Phentermine hydrochloride affects the cardiovascular system in much the same way that fear, excitement and anger do. Essentially an amphetamine, phentermine stimulates the part of the central nervous system that regulates the heart and blood pressure. Physicians prescribe phentermine hydrochloride as part of a weight-loss program because of its ability to increase metabolism and suppress the appetite. The cardiovascular effects of phentermine can cause serious heart problems.
If you are experiencing serious medical symptoms, seek emergency treatment immediately.
Phentermine causes the blood vessels of the body to tighten and narrow. Called vasoconstriction, this process increases systemic blood pressure. Blood pressure is made up of a systolic blood pressure--the top and higher number--in a reading that reflects the pressure in the body when the heart beats. The bottom number, called the diastolic pressure, reflects the pressure when the heart is resting between beats. The National Institutes of Health reports phentermine increases systolic and diastolic blood pressure 1. The higher pressure affects how well the heart can fill with blood during its resting phase. Less blood filling the heart chambers means less blood available to be pumped out to the body. Tight and narrow blood vessels and the consequential high blood pressure force the heart to work harder to pump blood to the body. The lungs are affected by high blood pressure, and a condition called pulmonary hypertension occurs. Patients develop cough, shortness of breath and chest pain. If not corrected, pulmonary hypertension can lead to heart failure.
Irregular Heart Rhythms
Irregular heart rhythms called arrhythmias decrease the effectiveness of the pumping heart. The stimulation effects of phentermine make the cells in the heart more susceptible to electrical impulses. This is referred to as increased excitability, in which the heart begins to have extra heartbeats. You may sense these extra heartbeats or palpitations. Billie Ann Wilson, Ph.D., Margaret Shannon, Ph.D., and Kelly Shields, Pharm.D., authors of “Pearson Nurse’s Drug Guide 2010,” report a common heart problem caused by phentermine is tachycardia (# 'inline-reference::“Pearson Nurse’s Drug Guide 2010”; Wilson, B.cause:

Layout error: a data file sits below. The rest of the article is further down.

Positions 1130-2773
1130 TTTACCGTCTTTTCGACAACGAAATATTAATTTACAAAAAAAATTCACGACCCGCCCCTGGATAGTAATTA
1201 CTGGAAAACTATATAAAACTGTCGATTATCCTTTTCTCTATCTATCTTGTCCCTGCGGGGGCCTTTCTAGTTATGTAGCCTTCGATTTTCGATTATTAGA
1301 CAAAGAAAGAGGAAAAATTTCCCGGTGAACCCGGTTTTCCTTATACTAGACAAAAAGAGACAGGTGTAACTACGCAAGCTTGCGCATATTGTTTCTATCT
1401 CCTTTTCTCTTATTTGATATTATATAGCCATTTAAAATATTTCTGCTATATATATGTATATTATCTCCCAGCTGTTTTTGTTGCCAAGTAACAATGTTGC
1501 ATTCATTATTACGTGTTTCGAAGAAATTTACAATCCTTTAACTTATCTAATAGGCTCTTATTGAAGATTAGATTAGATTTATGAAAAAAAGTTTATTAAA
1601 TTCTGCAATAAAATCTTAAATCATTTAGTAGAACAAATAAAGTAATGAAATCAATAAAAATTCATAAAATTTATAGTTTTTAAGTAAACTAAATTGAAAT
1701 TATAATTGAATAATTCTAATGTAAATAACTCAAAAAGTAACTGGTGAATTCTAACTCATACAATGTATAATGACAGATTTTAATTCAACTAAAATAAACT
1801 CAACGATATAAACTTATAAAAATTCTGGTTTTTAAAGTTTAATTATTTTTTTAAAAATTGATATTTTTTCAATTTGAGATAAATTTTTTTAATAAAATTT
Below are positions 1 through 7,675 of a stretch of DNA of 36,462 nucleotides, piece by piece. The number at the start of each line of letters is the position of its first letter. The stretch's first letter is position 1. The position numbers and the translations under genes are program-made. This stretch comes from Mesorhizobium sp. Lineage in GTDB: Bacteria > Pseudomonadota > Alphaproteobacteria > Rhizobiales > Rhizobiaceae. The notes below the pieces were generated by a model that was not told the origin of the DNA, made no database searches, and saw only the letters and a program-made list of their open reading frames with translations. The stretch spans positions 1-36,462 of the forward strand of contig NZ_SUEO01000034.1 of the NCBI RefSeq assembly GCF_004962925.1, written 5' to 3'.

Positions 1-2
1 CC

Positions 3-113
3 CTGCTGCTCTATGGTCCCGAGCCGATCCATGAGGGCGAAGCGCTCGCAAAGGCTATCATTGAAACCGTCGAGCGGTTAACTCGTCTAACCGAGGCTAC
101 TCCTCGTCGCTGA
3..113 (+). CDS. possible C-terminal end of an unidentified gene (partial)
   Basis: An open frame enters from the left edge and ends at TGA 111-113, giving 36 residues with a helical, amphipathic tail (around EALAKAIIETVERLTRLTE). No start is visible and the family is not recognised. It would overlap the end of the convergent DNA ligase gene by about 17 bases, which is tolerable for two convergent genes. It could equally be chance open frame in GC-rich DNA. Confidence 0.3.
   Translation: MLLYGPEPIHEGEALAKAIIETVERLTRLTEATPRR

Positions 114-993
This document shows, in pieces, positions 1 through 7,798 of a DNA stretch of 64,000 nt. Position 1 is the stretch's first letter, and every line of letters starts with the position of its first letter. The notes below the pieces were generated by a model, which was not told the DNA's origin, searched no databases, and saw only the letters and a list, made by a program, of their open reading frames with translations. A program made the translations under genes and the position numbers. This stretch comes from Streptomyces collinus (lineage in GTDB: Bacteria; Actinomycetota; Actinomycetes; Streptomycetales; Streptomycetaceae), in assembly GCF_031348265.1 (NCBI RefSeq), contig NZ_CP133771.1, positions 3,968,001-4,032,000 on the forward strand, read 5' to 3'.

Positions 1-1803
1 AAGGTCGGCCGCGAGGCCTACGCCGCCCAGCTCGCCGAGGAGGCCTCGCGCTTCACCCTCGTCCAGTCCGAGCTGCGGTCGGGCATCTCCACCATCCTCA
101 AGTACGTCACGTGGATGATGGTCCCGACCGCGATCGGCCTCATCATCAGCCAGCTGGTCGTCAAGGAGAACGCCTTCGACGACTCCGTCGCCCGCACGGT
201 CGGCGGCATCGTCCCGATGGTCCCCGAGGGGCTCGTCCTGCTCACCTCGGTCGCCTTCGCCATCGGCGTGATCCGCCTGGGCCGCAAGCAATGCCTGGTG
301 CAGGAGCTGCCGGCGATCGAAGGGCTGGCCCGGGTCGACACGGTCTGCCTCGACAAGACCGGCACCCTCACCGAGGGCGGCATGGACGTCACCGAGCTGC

- Billie Ann Wilson
- Margaret Shannon
- Kelly Shields
- authors of “Pearson Nurse’s Drug Guide 2010,” report a common heart problem caused by phentermine is tachycardia (# 'inline-reference::“Pearson Nurse’s Drug Guide 2010”; Wilson
A., Shannon, T. M., & Shields, K. M.; 2010'). Characterized by a heart rate greater than 100 beats per minute, tachycardia can make you feel short of breath, dizzy and faint. Prolonged tachycardia lowers blood pressure. It can lead to cardiovascular collapse if not corrected.
High blood pressure and vasoconstriction, also known as narrowing of blood vessels, make conditions right for a heart attack. If you have a history of coronary heart disease, you have an increased risk of a heart attack. If taking phentermine, immediately report chest pain, shortness of breath or dizziness to a doctor.
Congestive Heart Failure
A failing heart can occur at any time during use because your underlying health status determines how well the heart can tolerate the effects of phentermine. High blood pressure, vasoconstriction and arrhythmias damage the heart. Report fluid retention, chest pain and shortness of breath to a doctor.
- National Institute of Health Daily Med Sheet: Phentermine Hydrochloride
- “Pearson Nurse’s Drug Guide 2010”; Wilson, B. A., Shannon, T. M., & Shields, K. M.; 2010
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